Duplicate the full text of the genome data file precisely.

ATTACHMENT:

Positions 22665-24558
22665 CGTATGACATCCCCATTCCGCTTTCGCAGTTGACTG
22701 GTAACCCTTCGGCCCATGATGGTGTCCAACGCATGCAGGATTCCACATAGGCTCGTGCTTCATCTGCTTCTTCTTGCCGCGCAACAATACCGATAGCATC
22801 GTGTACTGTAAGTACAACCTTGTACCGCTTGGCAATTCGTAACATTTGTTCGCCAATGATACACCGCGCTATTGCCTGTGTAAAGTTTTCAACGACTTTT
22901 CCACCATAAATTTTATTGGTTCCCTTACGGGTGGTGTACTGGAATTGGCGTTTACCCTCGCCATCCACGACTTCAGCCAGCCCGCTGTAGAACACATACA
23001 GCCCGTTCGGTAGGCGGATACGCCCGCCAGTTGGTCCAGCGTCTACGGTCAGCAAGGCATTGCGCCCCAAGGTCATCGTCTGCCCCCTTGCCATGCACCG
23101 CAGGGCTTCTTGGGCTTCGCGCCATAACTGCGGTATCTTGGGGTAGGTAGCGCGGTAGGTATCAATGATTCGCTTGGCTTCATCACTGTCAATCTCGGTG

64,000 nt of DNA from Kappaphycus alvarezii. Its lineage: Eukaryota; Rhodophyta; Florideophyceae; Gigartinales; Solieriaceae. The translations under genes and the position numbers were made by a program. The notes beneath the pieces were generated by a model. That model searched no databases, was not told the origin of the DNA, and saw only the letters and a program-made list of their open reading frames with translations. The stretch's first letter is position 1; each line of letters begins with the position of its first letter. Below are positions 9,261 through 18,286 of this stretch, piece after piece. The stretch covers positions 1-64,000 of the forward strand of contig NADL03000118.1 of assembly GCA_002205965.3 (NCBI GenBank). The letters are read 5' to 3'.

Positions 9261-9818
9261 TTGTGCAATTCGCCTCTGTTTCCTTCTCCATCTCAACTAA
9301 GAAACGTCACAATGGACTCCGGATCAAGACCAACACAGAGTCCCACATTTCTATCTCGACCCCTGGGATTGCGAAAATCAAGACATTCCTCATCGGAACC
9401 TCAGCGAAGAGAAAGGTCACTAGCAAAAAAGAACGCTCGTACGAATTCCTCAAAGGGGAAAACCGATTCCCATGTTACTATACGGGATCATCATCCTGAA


Positions 22665-24558
22665 CGTATGACATCCCCATTCCGCTTTCGCAGTTGACTG
22701 GTAACCCTTCGGCCCATGATGGTGTCCAACGCATGCAGGATTCCACATAGGCTCGTGCTTCATCTGCTTCTTCTTGCCGCGCAACAATACCGATAGCATC
22801 GTGTACTGTAAGTACAACCTTGTACCGCTTGGCAATTCGTAACATTTGTTCGCCAATGATACACCGCGCTATTGCCTGTGTAAAGTTTTCAACGACTTTT
22901 CCACCATAAATTTTATTGGTTCCCTTACGGGTGGTGTACTGGAATTGGCGTTTACCCTCGCCATCCACGACTTCAGCCAGCCCGCTGTAGAACACATACA
23001 GCCCGTTCGGTAGGCGGATACGCCCGCCAGTTGGTCCAGCGTCTACGGTCAGCAAGGCATTGCGCCCCAAGGTCATCGTCTGCCCCCTTGCCATGCACCG
23101 CAGGGCTTCTTGGGCTTCGCGCCATAACTGCGGTATCTTGGGGTAGGTAGCGCGGTAGGTATCAATGATTCGCTTGGCTTCATCACTGTCAATCTCGGTG

64,000 nt of DNA from Kappaphycus alvarezii. Its lineage: Eukaryota; Rhodophyta; Florideophyceae; Gigartinales; Solieriaceae. The translations under genes and the position numbers were made by a program. The notes beneath the pieces were generated by a model. That model searched no databases, was not told the origin of the DNA, and saw only the letters and a program-made list of their open reading frames with translations. The stretch's first letter is position 1; each line of letters begins with the position of its first letter. Below are positions 9,261 through 18,286 of this stretch, piece after piece. The stretch covers positions 1-64,000 of the forward strand of contig NADL03000118.1 of assembly GCA_002205965.3 (NCBI GenBank). The letters are read 5' to 3'.

Positions 9261-9818
9261 TTGTGCAATTCGCCTCTGTTTCCTTCTCCATCTCAACTAA
9301 GAAACGTCACAATGGACTCCGGATCAAGACCAACACAGAGTCCCACATTTCTATCTCGACCCCTGGGATTGCGAAAATCAAGACATTCCTCATCGGAACC
9401 TCAGCGAAGAGAAAGGTCACTAGCAAAAAAGAACGCTCGTACGAATTCCTCAAAGGGGAAAACCGATTCCCATGTTACTATACGGGATCATCATCCTGAA